Abortion and the viability test fallacy (with update 11 May 08)

A month or two ago I submitted a letter to The Observer about abortion, pointing out that the pro-choice lobby (those in favour of recognising women's right to choose what to do about an unwanted pregnancy) was making a big mistake by tacitly accepting the anti-abortion people's proposition — that abortion should be allowed, if at all, only up to the point when the foetus has developed sufficiently to be theoretically viable outside the womb: the viability test.  The Observer didn't publish my letter so in March I put it on this blog instead. 

Later, on 27 April 2008, The Observer published a letter (not apparently available online) about abortion signed by David Steel (Lord Steel of Aikwood) and 27 others — a letter to be taken seriously in view of Lord Steel's status as the father and prime mover of the great abortion reform Act of 40 years ago, which at last legalised abortion in certain defined circumstances, and largely put the back-street abortionists out of business.  The Act licensed abortion up to the 28th week of a pregnancy, the point at which the foetus was regarded at the time as becoming viable.  But, in the words of David Steel in an article in The Independent newspaper on 30 April 2008, reflecting the same approving assumptions about the viability test as those made in his Observer letter three days earlier, —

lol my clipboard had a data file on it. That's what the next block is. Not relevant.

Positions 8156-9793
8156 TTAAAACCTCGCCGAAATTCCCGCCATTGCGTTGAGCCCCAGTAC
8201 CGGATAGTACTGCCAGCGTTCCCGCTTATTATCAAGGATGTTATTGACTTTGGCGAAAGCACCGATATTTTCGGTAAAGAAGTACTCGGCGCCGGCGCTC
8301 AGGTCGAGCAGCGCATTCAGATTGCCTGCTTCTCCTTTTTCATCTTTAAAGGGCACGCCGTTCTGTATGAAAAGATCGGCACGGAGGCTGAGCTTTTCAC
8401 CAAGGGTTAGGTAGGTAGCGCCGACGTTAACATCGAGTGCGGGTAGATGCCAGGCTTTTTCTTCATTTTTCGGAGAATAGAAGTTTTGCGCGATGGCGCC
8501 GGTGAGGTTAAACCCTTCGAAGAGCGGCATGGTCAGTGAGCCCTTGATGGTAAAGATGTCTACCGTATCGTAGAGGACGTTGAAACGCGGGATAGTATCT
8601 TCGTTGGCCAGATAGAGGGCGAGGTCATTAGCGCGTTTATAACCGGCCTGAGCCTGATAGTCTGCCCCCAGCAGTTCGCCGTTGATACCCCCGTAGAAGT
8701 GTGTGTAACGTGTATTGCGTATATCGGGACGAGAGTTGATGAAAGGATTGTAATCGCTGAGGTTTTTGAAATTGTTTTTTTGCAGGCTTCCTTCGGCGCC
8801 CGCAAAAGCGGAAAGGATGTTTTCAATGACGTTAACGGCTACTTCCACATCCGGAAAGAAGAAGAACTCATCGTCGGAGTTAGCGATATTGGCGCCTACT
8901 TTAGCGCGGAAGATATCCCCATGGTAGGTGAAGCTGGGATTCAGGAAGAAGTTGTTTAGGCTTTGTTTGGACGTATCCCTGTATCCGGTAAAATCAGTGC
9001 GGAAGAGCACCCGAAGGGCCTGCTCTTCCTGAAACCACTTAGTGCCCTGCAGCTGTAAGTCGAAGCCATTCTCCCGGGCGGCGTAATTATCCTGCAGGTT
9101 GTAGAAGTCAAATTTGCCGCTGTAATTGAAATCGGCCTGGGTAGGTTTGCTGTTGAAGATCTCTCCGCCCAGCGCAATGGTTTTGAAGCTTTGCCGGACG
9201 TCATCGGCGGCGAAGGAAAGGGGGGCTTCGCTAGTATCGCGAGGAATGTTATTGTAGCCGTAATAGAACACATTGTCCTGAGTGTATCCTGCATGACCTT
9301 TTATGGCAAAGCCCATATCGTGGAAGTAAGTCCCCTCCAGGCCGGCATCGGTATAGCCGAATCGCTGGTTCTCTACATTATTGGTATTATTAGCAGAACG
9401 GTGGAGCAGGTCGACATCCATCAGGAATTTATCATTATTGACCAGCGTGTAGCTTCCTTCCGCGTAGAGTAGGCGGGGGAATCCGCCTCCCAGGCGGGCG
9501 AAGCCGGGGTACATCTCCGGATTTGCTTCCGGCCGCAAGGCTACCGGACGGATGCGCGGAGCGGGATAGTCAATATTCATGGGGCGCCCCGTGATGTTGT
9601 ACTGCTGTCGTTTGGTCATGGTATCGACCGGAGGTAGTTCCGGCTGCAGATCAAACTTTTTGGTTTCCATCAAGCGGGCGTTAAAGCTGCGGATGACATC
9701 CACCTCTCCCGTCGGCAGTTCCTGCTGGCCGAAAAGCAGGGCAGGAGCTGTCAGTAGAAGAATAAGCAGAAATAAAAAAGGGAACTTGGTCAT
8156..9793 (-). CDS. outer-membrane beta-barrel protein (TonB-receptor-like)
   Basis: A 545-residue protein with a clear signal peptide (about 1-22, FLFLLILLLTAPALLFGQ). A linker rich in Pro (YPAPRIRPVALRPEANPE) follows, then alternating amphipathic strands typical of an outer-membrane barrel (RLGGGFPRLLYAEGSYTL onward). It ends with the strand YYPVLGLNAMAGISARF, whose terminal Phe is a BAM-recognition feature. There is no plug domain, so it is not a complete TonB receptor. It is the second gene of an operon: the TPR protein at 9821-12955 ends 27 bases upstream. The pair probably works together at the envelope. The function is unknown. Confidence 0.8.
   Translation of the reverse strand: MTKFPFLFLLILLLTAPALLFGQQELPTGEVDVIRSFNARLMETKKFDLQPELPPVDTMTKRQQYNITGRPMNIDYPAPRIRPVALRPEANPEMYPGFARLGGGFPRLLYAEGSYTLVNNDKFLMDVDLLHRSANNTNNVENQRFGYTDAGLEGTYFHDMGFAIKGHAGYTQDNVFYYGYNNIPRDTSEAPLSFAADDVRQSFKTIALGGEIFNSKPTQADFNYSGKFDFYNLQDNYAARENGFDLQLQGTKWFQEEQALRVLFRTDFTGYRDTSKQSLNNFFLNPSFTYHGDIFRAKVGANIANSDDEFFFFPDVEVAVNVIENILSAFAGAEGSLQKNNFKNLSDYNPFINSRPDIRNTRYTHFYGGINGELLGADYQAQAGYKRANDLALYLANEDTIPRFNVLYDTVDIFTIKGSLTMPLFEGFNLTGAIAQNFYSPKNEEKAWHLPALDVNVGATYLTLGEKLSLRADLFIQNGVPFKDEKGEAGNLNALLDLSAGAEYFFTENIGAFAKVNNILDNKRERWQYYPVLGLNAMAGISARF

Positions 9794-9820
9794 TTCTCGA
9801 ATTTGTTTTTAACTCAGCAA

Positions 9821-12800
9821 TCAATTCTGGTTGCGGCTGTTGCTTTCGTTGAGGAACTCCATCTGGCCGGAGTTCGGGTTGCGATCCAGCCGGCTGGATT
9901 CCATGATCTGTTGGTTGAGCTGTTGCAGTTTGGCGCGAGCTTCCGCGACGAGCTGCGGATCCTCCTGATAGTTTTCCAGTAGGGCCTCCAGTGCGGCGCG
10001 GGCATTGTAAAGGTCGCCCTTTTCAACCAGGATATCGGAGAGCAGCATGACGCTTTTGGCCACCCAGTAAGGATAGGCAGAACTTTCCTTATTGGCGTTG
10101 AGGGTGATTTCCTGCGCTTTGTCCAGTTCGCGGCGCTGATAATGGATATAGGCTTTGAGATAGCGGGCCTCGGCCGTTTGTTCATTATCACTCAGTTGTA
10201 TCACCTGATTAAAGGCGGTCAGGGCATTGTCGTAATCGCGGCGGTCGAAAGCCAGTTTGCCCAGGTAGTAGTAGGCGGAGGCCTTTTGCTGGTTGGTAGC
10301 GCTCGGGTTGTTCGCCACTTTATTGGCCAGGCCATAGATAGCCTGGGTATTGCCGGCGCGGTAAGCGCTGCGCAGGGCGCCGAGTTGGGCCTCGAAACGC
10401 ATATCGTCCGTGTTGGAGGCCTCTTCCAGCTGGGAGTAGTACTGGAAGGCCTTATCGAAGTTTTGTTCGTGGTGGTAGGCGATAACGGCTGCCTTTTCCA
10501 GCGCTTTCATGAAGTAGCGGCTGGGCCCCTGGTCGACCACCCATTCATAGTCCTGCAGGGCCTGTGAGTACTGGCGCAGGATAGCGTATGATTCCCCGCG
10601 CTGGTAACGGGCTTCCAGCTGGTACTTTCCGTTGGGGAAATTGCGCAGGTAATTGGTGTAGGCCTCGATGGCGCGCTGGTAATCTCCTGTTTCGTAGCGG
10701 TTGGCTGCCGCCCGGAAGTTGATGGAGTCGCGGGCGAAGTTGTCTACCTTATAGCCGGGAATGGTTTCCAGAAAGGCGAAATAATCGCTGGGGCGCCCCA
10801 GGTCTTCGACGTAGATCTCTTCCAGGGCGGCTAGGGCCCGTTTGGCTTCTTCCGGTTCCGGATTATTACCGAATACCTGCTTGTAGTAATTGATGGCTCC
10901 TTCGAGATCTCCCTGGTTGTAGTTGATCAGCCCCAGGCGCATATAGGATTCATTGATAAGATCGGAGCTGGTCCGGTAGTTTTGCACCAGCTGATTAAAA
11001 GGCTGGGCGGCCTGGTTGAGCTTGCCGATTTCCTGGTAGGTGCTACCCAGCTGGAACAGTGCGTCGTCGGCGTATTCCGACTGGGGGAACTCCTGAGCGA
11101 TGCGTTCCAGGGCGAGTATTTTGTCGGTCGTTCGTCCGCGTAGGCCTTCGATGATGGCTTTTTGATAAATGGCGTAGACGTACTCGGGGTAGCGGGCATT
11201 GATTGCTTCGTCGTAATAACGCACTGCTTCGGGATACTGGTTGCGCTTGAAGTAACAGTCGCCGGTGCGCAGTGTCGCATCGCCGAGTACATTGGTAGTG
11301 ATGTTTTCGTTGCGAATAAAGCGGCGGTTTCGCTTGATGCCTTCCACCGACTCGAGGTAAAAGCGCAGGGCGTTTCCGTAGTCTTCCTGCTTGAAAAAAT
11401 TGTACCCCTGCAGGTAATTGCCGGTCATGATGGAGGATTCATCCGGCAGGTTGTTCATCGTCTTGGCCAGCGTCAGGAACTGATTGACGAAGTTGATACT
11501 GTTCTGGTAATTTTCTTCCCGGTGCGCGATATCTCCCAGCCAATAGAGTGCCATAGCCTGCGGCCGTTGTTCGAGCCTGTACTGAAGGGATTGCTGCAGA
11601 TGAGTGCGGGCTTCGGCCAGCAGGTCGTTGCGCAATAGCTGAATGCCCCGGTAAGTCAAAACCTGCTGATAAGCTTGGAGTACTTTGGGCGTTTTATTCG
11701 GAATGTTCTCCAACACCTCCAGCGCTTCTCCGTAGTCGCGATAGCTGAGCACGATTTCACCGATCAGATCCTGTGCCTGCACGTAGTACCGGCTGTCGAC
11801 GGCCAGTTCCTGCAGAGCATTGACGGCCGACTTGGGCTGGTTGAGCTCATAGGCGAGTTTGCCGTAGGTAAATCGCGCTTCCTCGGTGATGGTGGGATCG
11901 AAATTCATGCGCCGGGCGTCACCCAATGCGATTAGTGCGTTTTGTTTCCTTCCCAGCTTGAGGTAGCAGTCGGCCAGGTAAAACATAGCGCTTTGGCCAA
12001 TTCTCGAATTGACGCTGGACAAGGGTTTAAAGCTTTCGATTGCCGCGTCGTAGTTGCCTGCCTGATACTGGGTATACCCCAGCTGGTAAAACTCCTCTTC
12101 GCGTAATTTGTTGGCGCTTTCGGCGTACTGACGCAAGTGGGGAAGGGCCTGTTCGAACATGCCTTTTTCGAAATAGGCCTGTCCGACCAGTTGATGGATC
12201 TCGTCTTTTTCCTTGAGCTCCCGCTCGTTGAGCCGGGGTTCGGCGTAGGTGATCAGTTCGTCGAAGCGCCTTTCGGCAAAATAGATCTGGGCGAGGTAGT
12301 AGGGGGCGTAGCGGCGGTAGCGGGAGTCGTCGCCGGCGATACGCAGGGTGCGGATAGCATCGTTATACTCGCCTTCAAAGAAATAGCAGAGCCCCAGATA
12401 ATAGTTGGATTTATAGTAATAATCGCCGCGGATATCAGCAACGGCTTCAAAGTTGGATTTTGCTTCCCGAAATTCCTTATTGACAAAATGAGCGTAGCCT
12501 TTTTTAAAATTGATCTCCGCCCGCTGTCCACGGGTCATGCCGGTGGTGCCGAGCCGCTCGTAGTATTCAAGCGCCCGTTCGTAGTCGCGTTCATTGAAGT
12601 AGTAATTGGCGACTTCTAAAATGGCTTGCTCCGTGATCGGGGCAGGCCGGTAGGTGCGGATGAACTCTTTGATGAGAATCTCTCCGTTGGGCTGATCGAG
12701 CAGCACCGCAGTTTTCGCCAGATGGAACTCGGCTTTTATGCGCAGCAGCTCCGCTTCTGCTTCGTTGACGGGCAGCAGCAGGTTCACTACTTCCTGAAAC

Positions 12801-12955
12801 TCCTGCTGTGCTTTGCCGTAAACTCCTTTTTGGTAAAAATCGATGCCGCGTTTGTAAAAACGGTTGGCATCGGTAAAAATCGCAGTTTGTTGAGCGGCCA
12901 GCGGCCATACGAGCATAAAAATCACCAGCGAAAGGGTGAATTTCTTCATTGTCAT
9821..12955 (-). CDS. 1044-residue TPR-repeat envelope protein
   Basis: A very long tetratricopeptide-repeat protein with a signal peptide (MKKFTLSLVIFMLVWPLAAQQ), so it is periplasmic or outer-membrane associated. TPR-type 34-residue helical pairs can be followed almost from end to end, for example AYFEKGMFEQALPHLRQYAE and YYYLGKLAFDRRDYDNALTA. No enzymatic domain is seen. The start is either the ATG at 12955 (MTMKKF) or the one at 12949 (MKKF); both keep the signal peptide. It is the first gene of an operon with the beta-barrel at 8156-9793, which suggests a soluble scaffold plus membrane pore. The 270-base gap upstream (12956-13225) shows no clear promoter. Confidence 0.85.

The one thing we [sic] did change since 1967 was that we agreed in 1990 that the presumption of viability at 28 weeks was out of date and should come down to 24 weeks. The BMA, the Royal College of Obstetrics and Gynaecology and the national body representing neonatal paediatric specialists have now, on the basis of powerful recent research, concluded – and they are backed up by a House of Commons Science and Technology Committee report – that there has been no reduction in the threshold of viability to below 24 weeks. The expert medical professional bodies are of the view that there should be no further reduction in the upper time limit and I believe that politicians should be guided by them.  

In response to the Observer letter (and the Independent article which made the same point) I had another go at a letter for publication, with the same result (i.e. this one wasn't published either!): 

David Steel (letters, 27.04.08) has done more than anyone else to civilise our abortion law, so it's especially sad to see him and 27 others relying on the deeply flawed foetus-viability test as the main reason for keeping the present 24-week cut-off point for legal abortions.

There's no basis in ethics or logic for the claim that once a foetus achieves theoretical viability outside the womb, aborting it should be forbidden: why should viability suddenly invest the foetus with the rights of a developed person (which it isn't) and suddenly revoke the right of the mother to control of her own body?